The cloning of that gene sequence was far from being the most significant work my husband has ever done. So why was it the thing that got the most attention? It was because the cloning of the tissue factor gene had a plot. It followed an arc from Young Scientist Embarks on Quest; through Difficulties Along the Way; through Gamble On Using Last Available Sample for Final, Risky Experiment; through Triumphant Moment When Final Risky Experiment Yields Desired Result. There was pathos: At one point Young Scientist was putting in such long hours at the lab that his two-year-old announced, “Daddy doesn’t live here. Only Mommy and I live here.” The press particularly loved it that the effort to clone and sequence the gene turned out, in the end, to have been a race. Two weeks after Husband’s lab published the sequence, another lab published the same gene-sequence in another journal; and a third lab published a slightly different sequence a month after that. The press made much (much more than there actually was) of the “rivalry” between the labs.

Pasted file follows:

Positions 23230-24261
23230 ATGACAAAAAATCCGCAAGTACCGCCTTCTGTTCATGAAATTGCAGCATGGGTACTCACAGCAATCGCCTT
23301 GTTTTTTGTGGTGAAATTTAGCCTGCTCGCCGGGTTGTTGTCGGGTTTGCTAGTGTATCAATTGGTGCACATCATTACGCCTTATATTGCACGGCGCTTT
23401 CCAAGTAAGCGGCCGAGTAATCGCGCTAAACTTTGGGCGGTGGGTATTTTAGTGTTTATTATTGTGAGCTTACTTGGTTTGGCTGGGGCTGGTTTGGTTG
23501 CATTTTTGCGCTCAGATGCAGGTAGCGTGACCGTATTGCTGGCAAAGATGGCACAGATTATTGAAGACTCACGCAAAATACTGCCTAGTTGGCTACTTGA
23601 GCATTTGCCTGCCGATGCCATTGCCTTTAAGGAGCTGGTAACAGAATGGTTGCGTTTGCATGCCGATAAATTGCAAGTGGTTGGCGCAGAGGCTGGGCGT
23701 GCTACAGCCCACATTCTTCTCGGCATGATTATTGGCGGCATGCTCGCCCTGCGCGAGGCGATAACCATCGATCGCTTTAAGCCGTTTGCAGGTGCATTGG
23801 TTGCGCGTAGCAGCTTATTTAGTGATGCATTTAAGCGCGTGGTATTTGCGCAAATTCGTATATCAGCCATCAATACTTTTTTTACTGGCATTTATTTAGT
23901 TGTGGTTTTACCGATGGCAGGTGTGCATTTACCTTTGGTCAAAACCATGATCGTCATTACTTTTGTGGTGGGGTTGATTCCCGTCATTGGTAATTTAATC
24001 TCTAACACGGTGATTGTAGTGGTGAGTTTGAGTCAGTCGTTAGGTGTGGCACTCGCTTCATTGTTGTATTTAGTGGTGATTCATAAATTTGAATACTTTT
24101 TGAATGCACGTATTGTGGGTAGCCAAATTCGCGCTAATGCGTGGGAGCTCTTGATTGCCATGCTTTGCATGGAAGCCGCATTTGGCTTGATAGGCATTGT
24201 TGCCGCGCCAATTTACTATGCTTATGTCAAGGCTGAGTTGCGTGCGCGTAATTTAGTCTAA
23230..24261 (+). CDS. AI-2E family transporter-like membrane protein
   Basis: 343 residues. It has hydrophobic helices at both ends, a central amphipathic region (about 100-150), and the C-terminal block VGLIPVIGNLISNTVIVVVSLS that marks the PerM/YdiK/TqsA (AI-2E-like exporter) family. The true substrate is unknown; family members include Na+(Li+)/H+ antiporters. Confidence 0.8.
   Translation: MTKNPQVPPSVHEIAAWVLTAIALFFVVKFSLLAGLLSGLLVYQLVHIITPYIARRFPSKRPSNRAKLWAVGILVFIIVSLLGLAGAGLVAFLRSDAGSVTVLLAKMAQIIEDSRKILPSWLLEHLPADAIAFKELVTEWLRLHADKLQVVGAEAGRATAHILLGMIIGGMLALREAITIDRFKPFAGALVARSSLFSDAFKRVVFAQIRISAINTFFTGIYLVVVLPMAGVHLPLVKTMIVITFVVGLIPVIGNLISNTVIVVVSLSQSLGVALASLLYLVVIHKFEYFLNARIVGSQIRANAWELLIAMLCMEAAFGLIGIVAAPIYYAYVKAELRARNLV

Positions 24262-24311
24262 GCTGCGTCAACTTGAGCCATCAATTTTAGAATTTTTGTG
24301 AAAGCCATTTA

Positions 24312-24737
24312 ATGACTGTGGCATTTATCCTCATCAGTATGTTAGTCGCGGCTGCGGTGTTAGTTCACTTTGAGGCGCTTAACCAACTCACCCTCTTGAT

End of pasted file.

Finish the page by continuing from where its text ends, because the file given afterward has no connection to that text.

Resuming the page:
Science—real science—that makes good fiction is a once-in-a-career event. Most science makes terrible fiction.

For one thing, the path of scientific discovery meanders. A lot. Everybody knows from high school that research starts with a hypothesis, of course. What people sometimes forget after high school, however, is that the point of the experiments that follow are intended—not to prove—but to disprove the hypothesis. Trying to disprove something doesn’t lead to any big dramatic moments—the ones where the scientist turns to the members of his lab and says, tears in eyes, “That’s it! We’ve proven it!” because there’s always the chance that someone somewhere will subsequently uncover that crucial missing bit of information that means that everything the scientist postulated is wrong. The most the scientist can usually say is, “Well, our second-choice journal says if we do a few more experiments, they’ll accept our paper.”